Mamata Banerjee courted them in the lead up to the 2011 Assembly Elections and the Trinamool Congress was endorsed by the Matua Mahasangha – a significant factor that led to the end of the Left’s 34-year reign in the state. In Thakurnagar, the seat of the Matua order in North 24 Parganas district, there is appreciation for the Trinamool Congress. “For 30 years, the CPI(M) did not do anything for us. But Mamata developed this place,” said Sadananda Malakar, a Matua from West Medinipur visiting Thakurnagar on pilgrimage. “Even this year, she has allocated Rs 20 lakh to dredge our holy tank.”
Yet, with its emphasis on Hindu Bangladeshi immigrants, the BJP is making inroads into this Trinamool support base. In 2015, Manjul Krishna Thakur, the great-great grandson of the founder of the Matua order, and a minister in the Trinamool Congress government, defected to the BJP. While Manjul Thakur would later call his defection a “mistake”, the move signalled the BJP’s impact on Matuas.
The recent communal tensions in the area have strengthened the Matua move towards the BJP. “Everyone knows Mamata Banerjee favoured the Muslims openly during the Basirhat riot,” claimed Nikhil Mallik a prominent dalapati, or community leader amongst the Matuas of Matia Bazar town in Basirhat block, North 24 Parganas. “Why does she wear a burqa and read the namaaz?” Here, Mallik is referring to a popular Trinamool poster that shows Banerjee’s head covered and her hand cupped in prayer – creating an image of supposed Muslimness.
In Mondalpara village in Gaighata block, North 24 Parganas – less than 10 km from the Bangladesh border – lives Nanda Dulal Mohanto, president of the Matua Mahasangha. While Mohanto publicly supports the Trinamool Congress, he admitted that the BJP has made inroads. “Earlier BJP did not exist here but now it does,” said Mohanto. “People know about it, talk about it. Matuas mostly voted for the the Trinamool but now they [the party] are only favouring the Muslims.”
In Mondalpara, this BJP rise has been expressed in brick and mortar: the first party office in the village opened only a month back. “Earlier, when my father would work for the BJP people would laugh at him, “said BJP worker Biswajit Biswas in Mondalpara. “But today people want to know more about us.”
Not all smooth sailing
The nature of West Bengal’s politics, though, means that this BJP support in the border regions might not translate directly into votes. Like the Left before it, the Trinamool Congress aims to be a hegemonic political force. In Mondalpara, BJP workers complain that any expression of support for them results in penalties from the Trinamool-controlled state government. “If anyone says they are not Trinamool here, that means things like government schemes would stop reaching them,” said Mondalpara BJP worker Swapan Biswas.
In Thakurnagar, Bijeet Mondal, a Matua community leader, said there is significant support in the community for the BJP. “But it’s no use – where is the BJP, you tell me?” asked Mondal rhetorically. “They have no workers, no organisation, nothing here. Why will anyone vote for them? There will be no benefit.”
The BJP’s nature as a pan-India party also gets in the way. Ironically, for a party that has based itself on refugee welfare, the party struck a big blow to Hindu Bangladeshi immigrants in 2003, when the Vajpayee government amended the Citizenship Act to deny citizenship to anyone who had crossed the border after 1971. While earlier, immigrants were seen as “refugees” – a status that made their stay lawful and allowed them to apply for Indian citizenship – the new law made them “illegal immigrants”, liable to be prosecuted by the police. The 2003 amendment was, of course, targeted at Muslim Bangladeshi immigrants across India and the BJP – which did not exist in West Bengal at the time – did not stop to consider its effect on Hindu immigrants in the border areas of the state.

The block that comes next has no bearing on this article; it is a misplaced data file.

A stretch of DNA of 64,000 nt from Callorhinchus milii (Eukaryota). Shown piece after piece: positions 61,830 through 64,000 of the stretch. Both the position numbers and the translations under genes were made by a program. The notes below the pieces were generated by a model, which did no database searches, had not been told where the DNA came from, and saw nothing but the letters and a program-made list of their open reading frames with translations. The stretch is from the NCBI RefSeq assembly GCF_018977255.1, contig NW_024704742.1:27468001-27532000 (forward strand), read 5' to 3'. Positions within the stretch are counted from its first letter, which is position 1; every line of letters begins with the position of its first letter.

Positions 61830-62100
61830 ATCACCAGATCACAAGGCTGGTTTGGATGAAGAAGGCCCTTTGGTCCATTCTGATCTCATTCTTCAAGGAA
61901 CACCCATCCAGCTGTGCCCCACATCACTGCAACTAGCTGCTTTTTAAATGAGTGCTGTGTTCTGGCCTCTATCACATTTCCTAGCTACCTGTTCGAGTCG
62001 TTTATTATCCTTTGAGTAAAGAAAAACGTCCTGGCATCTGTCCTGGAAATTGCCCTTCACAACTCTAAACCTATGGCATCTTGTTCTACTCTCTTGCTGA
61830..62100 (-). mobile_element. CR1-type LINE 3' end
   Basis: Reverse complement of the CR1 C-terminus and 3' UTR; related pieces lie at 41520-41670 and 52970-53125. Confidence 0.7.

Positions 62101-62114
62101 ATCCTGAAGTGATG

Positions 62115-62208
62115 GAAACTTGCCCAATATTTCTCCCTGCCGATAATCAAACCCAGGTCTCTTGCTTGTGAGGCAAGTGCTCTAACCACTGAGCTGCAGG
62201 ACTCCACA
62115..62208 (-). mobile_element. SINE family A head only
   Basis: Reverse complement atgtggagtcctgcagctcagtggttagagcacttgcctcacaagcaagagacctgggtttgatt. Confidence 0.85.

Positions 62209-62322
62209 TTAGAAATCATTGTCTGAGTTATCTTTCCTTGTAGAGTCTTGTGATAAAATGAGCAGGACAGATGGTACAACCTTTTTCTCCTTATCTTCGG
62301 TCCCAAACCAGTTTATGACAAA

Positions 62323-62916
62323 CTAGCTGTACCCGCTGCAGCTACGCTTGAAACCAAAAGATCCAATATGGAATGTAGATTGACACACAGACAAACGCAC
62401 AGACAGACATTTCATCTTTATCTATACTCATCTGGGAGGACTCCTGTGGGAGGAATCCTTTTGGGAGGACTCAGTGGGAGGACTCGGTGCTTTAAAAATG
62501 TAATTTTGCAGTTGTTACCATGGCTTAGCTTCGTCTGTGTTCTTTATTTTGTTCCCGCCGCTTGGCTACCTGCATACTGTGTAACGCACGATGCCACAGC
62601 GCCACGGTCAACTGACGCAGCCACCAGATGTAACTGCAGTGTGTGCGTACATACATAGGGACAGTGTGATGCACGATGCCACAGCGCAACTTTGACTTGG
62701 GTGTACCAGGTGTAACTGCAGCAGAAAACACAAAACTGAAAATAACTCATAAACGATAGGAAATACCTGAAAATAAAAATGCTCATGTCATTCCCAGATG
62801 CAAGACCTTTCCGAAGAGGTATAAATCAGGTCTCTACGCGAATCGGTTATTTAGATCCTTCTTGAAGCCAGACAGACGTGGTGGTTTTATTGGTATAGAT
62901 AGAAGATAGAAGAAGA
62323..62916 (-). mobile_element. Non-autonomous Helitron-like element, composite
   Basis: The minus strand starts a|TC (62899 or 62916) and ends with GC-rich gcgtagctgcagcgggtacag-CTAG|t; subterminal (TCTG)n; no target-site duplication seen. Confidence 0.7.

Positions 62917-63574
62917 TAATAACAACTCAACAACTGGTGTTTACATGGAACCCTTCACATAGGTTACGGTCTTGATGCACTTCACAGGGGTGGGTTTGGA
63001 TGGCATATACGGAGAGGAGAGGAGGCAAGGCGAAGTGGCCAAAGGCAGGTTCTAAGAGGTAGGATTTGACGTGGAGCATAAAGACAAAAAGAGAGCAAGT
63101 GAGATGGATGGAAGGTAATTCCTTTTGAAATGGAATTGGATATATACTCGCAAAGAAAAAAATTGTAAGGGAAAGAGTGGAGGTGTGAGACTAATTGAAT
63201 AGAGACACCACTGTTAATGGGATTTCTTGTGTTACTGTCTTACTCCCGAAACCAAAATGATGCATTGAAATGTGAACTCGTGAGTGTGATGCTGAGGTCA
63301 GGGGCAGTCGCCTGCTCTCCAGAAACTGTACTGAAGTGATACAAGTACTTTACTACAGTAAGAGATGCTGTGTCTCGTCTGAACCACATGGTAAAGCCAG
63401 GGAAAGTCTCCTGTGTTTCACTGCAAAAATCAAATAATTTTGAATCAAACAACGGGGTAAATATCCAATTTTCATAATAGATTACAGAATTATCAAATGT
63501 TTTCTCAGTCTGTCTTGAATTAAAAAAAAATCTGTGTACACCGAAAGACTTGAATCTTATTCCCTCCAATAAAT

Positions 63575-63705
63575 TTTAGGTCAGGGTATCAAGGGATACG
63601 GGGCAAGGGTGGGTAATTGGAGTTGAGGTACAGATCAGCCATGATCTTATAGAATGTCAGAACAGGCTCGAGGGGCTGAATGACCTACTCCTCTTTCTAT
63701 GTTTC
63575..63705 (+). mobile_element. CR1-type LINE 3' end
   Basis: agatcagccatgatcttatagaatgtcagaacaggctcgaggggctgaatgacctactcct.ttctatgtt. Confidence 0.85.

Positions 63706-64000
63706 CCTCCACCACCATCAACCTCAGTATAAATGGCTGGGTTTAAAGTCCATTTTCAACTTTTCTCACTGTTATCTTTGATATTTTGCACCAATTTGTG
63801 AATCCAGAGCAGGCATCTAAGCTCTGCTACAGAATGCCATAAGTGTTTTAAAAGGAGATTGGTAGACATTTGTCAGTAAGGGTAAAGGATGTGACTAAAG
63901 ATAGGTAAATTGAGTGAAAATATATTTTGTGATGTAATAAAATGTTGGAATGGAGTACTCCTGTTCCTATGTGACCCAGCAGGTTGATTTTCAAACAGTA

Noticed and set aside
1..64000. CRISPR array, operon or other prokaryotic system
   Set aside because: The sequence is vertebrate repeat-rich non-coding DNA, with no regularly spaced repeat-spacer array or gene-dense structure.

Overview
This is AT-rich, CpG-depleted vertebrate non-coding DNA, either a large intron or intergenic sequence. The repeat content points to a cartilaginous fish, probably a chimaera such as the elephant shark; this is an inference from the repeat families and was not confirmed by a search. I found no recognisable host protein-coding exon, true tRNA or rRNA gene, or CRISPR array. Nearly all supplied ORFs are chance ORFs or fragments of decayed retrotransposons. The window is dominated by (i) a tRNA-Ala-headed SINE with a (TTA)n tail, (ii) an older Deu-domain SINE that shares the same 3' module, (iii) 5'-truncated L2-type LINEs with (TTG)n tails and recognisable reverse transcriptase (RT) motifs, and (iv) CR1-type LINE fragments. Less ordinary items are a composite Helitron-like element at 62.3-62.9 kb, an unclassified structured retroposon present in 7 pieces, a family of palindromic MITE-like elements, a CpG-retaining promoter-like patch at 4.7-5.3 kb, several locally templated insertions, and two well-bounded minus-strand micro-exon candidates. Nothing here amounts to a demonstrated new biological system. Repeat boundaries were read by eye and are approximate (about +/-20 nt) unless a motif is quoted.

In 2010, the Matua Mahasangha held a large protest in Kolkata against the 2003 amendment. The issue angers even Matuas who are otherwise favourably inclined toward the BJP today. In spite of the BJP’s policy positions, not much has changed for the Bangladeshi Hindu immigrant on the ground, complain many Matuas. “They talk of Hindu refugees but they are stopping people from taking Indian citizenship here and [the BJP-controlled Assam government] are arresting Matuas in Assam,” claimed Mohanto, president of the Matua Mahasangha.
While the BJP has captured headlines in West Bengal over the past year, its actual electoral performance has remained unremarkable. Ranabir Samaddar, a Kolkata academic who has worked extensively on migration from Bangladesh to West Bengal, does not think the BJP’s Hindu discrimination plank can work across West Bengal but agrees that it has had an impact along the border. “Hindus who have come from Bangladesh tend to be a BJP vote bank,” said Samaddar. “Take Basirhat, for example – the BJP won there [in 2014]. It’s also doing well in Nadia. The BJP is strong in the border districts.”
In the 2016 Assembly Election only three BJP MLAs won – making up 1% of the Vidhan Sabha. The real test for its politics of Hindu identity will come in the panchayat elections next year. In 2008, the Trinamool Congress, backed by the Nandigram land agitation, defeated the Left Front in the panchayat election in East Midnapore, heralding the rise of forcible land acquisition as a major issue in West Bengal politics. The BJP’s performance in the border districts in the panchayat polls that will take place in 2018 will provide answers as to how successful the party has been in introducing Hindutva as a mainstream concern in West Bengal’s politics.
All photographs by Shoaib Daniyal.